Autoimmunity has been suggested as one of the pathophysiologic mechanisms that may underlie complex regional pain syndrome (CRPS). Screening for antinuclear antibodies (ANA) is one of the diagnostic tests, which is usually performed if a person is suspected to have a systemic autoimmune disease. Antineuronal antibodies are autoantibodies directed against antigens in the central and/or peripheral nervous system. The aim of this study was to compare the prevalence of these antibodies in CRPS patients with the normal values of those antibodies in the healthy population. Twenty seven (33%) of the 82 CRPS patients of whom serum was available showed a positive ANA test. This prevalence is significantly higher than in the general population. Six patients (7.3%) showed a positive result for typical antineuronal antibodies. This proportion, however, does not deviate from that in the general population. Our findings suggest that autoantibodies may be associated with the pathophysiology of CRPS, at least in a subset of patients. Further research is needed into defining this subset and into the role of autoantibodies in the pathogenesis of CRPS.,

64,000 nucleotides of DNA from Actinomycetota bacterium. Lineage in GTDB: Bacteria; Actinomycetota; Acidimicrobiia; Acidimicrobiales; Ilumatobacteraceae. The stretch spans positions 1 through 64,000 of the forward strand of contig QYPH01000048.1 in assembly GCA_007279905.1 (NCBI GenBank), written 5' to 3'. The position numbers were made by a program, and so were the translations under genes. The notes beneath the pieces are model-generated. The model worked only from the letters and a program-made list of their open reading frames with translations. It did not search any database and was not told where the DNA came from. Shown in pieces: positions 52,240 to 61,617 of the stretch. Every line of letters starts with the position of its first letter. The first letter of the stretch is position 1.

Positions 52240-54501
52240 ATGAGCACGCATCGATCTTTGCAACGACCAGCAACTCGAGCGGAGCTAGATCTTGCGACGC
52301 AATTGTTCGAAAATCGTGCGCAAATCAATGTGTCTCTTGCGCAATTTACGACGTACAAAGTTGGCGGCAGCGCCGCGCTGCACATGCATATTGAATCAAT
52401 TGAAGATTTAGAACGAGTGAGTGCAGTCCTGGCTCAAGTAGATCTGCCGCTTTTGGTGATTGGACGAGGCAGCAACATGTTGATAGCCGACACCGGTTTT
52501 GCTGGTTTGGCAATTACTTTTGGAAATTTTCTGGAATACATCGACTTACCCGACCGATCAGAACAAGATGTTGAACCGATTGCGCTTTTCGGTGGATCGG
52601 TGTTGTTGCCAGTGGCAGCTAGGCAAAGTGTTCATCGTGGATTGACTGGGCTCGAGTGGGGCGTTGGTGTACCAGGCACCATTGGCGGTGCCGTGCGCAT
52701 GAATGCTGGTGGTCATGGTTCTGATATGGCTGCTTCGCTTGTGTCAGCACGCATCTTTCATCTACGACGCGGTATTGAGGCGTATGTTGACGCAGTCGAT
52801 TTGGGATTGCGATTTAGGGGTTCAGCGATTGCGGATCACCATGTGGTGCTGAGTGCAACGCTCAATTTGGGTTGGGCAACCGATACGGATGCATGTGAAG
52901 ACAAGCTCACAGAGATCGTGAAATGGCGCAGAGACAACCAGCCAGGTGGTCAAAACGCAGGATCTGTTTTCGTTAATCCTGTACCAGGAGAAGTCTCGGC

Mediators of Inflammation
Department of Immunology

Dirckx, M, Schreurs, M.W.J, De Mos, M, Stronks, D.L, & Huygen, F.J.P.M. (2015). The prevalence of autoantibodies in complex regional pain syndrome type i. Mediators of Inflammation, 2015. doi:10.1155/2015/718201